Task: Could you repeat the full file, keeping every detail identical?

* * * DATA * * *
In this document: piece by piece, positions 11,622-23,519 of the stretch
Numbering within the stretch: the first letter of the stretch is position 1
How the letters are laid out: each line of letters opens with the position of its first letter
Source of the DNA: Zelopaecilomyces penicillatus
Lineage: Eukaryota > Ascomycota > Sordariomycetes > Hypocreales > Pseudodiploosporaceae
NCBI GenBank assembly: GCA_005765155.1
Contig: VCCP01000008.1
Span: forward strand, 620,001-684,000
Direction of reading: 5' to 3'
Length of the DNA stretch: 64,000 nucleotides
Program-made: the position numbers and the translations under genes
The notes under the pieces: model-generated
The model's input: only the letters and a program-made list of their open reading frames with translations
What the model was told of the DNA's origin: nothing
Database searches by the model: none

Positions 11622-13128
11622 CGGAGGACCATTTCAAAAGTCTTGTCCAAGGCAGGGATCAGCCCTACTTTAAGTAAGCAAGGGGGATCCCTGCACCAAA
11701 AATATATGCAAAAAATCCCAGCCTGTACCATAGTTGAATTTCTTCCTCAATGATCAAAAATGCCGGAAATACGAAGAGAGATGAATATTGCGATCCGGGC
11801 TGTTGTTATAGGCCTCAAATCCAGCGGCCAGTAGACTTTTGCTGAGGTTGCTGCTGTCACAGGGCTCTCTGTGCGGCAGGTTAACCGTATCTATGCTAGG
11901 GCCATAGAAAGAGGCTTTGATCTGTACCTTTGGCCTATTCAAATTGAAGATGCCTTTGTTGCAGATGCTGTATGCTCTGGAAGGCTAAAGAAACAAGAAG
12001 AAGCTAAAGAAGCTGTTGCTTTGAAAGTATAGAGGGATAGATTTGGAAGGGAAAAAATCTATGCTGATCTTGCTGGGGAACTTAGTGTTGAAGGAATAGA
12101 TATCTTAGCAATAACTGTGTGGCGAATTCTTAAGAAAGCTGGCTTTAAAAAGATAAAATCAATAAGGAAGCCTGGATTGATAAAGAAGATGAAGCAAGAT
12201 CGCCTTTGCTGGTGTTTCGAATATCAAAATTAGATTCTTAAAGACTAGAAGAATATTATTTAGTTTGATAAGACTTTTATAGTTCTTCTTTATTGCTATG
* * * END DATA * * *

In this document: piece by piece, positions 11,622-23,519 of the stretch
Numbering within the stretch: the first letter of the stretch is position 1
How the letters are laid out: each line of letters opens with the position of its first letter
Source of the DNA: Zelopaecilomyces penicillatus
Lineage: Eukaryota > Ascomycota > Sordariomycetes > Hypocreales > Pseudodiploosporaceae
NCBI GenBank assembly: GCA_005765155.1
Contig: VCCP01000008.1
Span: forward strand, 620,001-684,000
Direction of reading: 5' to 3'
Length of the DNA stretch: 64,000 nucleotides
Program-made: the position numbers and the translations under genes
The notes under the pieces: model-generated
The model's input: only the letters and a program-made list of their open reading frames with translations
What the model was told of the DNA's origin: nothing
Database searches by the model: none

Positions 11622-13128
11622 CGGAGGACCATTTCAAAAGTCTTGTCCAAGGCAGGGATCAGCCCTACTTTAAGTAAGCAAGGGGGATCCCTGCACCAAA
11701 AATATATGCAAAAAATCCCAGCCTGTACCATAGTTGAATTTCTTCCTCAATGATCAAAAATGCCGGAAATACGAAGAGAGATGAATATTGCGATCCGGGC
11801 TGTTGTTATAGGCCTCAAATCCAGCGGCCAGTAGACTTTTGCTGAGGTTGCTGCTGTCACAGGGCTCTCTGTGCGGCAGGTTAACCGTATCTATGCTAGG
11901 GCCATAGAAAGAGGCTTTGATCTGTACCTTTGGCCTATTCAAATTGAAGATGCCTTTGTTGCAGATGCTGTATGCTCTGGAAGGCTAAAGAAACAAGAAG
12001 AAGCTAAAGAAGCTGTTGCTTTGAAAGTATAGAGGGATAGATTTGGAAGGGAAAAAATCTATGCTGATCTTGCTGGGGAACTTAGTGTTGAAGGAATAGA
12101 TATCTTAGCAATAACTGTGTGGCGAATTCTTAAGAAAGCTGGCTTTAAAAAGATAAAATCAATAAGGAAGCCTGGATTGATAAAGAAGATGAAGCAAGAT
12201 CGCCTTTGCTGGTGTTTCGAATATCAAAATTAGATTCTTAAAGACTAGAAGAATATTATTTAGTTTGATAAGACTTTTATAGTTCTTCTTTATTGCTATG